FAO urges media in Uganda to prioritize reporting on commercial forestry and environment

The Food and Agricuture Organization of the United Nations (FAO), through the Sawlog Production Grant Scheme (SPGS) III project, organized a media dialogue on “Commercial Forestry in Uganda”, on 16 March 2018, as part of activities to commemorate International Day of Forests 2018.

Under the global theme: “Forests and Sustainable Cities, the dialogue was attended by 50 participants, including journalists from key media houses in Uganda, as well as representatives from the European Union, Uganda Timber Growers Association (UTGA), Ministry of Water and Environment and National Forestry Authority (NFA) who constituted the panel discussants.

The FAO Deputy Country Representative in Uganda, Priya Gujadhur, noted that the theme is relevant as it “points out the complex relationship between forests and cities”.

“Forests are key to supporting the booming construction works in cities, and also act as a sink for heavy emissions of carbon from mushrooming industries in and around cities”, she said. “We also know that about 96 per cent of the population in Uganda relies on biomass, with limited or no access to energy improved technologies that can allow energy saving” she added.

Gujadhur thanked the media noting that: “the role of media in promoting forestry in Uganda is essential”. She called upon journalists to “inform the public on achievements by different stakeholders involved in forestry but also on challenges which we have to overcome in order to mitigate deforestation”.

According to Charles Byaruhanga, Principal Forestry Officer at the Forest Sector Support Department of Ministry of Water and Environment, Uganda needs about one million tonnes of charcoal annually and approximately 70 per cent of charcoal is consumed in urban centres, with only 30 per cent being consumed in rural areas. “African wood demand is booming and estimated to be $100Billion by 2030 from $50 billion in 2015,” he said.

Byaruhanga further stated that demand for charcoal, fuelwood and industrial wood is forecast to grow to 70 per cent by 2030 and commercial forest plantations will provide a natural and sustainable resource base to meet this demand.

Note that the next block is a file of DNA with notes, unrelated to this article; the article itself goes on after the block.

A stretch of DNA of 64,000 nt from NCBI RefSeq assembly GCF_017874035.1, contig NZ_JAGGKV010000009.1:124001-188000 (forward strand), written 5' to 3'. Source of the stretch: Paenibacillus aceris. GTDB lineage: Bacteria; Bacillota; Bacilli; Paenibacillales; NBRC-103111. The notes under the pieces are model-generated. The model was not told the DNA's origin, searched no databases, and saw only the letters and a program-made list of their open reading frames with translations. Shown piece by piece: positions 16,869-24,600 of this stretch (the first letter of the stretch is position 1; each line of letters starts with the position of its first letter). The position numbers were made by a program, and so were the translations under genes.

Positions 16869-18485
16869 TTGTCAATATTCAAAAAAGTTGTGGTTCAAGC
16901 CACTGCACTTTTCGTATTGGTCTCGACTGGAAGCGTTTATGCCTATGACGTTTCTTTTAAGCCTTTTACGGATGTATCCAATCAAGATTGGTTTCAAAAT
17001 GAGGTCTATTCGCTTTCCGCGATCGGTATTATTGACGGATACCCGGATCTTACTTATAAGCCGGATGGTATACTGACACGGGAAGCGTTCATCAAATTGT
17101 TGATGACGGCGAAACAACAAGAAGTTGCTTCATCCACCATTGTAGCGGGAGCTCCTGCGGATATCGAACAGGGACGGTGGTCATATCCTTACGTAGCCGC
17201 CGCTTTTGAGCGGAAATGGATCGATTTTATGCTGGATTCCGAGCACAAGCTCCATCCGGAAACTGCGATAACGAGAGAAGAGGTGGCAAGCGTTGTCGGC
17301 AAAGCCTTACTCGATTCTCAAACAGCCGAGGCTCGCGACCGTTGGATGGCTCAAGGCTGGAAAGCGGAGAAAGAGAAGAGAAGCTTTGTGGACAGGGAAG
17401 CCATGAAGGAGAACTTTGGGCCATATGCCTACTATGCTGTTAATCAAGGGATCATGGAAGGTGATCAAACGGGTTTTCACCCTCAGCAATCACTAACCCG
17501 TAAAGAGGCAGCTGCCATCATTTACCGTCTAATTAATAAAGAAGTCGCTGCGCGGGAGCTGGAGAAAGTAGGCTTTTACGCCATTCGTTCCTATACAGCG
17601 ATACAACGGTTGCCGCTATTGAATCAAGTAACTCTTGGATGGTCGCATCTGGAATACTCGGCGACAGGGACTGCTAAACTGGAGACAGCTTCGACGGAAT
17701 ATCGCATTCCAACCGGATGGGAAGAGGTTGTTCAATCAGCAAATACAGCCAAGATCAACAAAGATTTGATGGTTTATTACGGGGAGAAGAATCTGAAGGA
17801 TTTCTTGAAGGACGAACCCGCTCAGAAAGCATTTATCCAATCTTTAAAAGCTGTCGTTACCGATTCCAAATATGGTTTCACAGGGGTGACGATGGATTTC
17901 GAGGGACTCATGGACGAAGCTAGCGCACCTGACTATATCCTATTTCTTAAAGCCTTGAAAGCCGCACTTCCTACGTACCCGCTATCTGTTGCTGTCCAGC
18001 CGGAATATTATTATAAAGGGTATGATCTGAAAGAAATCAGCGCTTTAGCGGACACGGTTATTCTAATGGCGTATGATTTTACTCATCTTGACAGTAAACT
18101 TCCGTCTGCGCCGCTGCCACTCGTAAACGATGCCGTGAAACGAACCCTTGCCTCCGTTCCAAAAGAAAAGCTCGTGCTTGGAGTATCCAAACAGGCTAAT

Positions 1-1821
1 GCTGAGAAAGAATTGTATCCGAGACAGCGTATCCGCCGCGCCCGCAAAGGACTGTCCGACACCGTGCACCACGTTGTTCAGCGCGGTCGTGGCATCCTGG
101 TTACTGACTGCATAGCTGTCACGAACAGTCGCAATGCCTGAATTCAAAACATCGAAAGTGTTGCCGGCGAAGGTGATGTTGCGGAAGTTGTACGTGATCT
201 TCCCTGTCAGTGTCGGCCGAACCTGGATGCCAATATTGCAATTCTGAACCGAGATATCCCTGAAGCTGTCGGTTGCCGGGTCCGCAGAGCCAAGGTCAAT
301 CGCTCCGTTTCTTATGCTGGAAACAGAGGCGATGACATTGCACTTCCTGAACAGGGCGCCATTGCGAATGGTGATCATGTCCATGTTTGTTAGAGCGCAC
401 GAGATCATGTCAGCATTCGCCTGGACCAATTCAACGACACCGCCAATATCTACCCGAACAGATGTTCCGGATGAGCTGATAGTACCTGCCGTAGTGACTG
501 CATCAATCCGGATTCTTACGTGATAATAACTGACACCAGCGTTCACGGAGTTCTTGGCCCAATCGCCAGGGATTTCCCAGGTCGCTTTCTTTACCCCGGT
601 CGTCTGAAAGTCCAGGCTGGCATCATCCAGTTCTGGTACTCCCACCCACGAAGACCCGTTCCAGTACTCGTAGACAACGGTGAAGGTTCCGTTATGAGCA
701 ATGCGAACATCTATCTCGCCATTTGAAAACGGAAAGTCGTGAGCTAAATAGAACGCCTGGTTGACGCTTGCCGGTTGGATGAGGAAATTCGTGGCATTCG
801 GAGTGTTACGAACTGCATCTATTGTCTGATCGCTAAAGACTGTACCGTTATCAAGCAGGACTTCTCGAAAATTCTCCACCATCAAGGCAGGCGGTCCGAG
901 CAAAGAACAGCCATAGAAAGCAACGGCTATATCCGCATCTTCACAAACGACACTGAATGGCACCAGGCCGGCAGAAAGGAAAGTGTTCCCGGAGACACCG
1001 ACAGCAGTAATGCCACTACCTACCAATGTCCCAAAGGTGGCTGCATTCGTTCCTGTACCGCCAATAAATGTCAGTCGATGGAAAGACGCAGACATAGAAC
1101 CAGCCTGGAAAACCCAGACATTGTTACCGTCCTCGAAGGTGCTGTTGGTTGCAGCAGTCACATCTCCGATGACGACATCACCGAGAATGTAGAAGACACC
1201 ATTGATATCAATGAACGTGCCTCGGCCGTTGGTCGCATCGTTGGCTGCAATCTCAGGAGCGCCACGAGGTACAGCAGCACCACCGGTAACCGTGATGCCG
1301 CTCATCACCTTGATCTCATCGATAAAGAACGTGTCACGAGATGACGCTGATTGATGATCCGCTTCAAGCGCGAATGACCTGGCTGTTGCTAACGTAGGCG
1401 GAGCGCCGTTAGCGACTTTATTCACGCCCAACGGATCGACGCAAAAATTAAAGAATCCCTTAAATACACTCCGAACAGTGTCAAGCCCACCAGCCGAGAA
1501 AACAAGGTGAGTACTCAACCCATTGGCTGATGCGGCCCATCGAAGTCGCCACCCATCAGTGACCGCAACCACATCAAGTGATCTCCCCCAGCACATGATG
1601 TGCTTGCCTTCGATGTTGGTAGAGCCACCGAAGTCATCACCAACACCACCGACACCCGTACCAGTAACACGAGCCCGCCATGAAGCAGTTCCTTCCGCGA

Towards sustainabale commercial forestry in Uganda

During the dialogue, private sector investors in commercial plantation forestry were praised for contributing to uplifting of the forestry sector in Uganda, through establishment of forests which reward a wide range of social, economic, and environmental benefits, including mitigating climate change effects, improving livelihoods through job creation and providing timber, wood fuel, and other non-timber forest products.

“The contribution of the private sector in afforestation is critical…” and “FAO believes that by supporting private investment in commercial forest plantations, we can help to reduce the pressure on natural resources, particularly forests”, said Gujadhur.

Over the last decade, FAO has been implementing projects and programmes aimed at increasing forest cover in Uganda. Through the Global Climate Change Alliance (GCCA) Project, about 100 hectares of demonstration bio-energy plantations where established. These demonstration woodlots have inspired many communities to establish their own plantations which meet some forest quality standards.  Currently, FAO is implementing the Sawlog Production Grant Scheme (SPGS) Phase III Project on behalf of the Government of Uganda and with funding from the European Union. SPGS III aims at encouraging private investments in commercial forestry through provision of grants for forest establishment and operations and technical support to small, medium and large scale investors in Uganda.

During the dialogue, FAO/SPGS III Coordinator, Leonidas Hitimana noted that the proportion of forest cover as a result of planted forests has increased by 68 000 hectares (from 33 000 hectares in 2005 to 101 000 hectares in 2015). In the third phase, SPGS targets establishment of 31 000hectares. He noted that investment in forest plantations is economically viable and if all operations are done properly, the return on investment is good. An investment of 100,000 Uganda Shillings can yield a profit of approximately 30,000 Uganda Shillings.

Jalia B. Kobusinge, Adviser for Sustainable Development Sector at the European Union noted the following as key enablers for the forestry sector to “become an income generator, providing economic opportunities” to the people of Uganda: good governance, functional institutions such as enforcement and research as well as private sector involvement.

The journalists were also addressed by officials from the National Forestry Authority (NFA) and Uganda Timber Growers Association (UTGA). NFA is an agency of the Government of Uganda, with a mandate to manage all central forestry reserves while UTGA is an umbrella association for private sector players in commercial forestry in Uganda.

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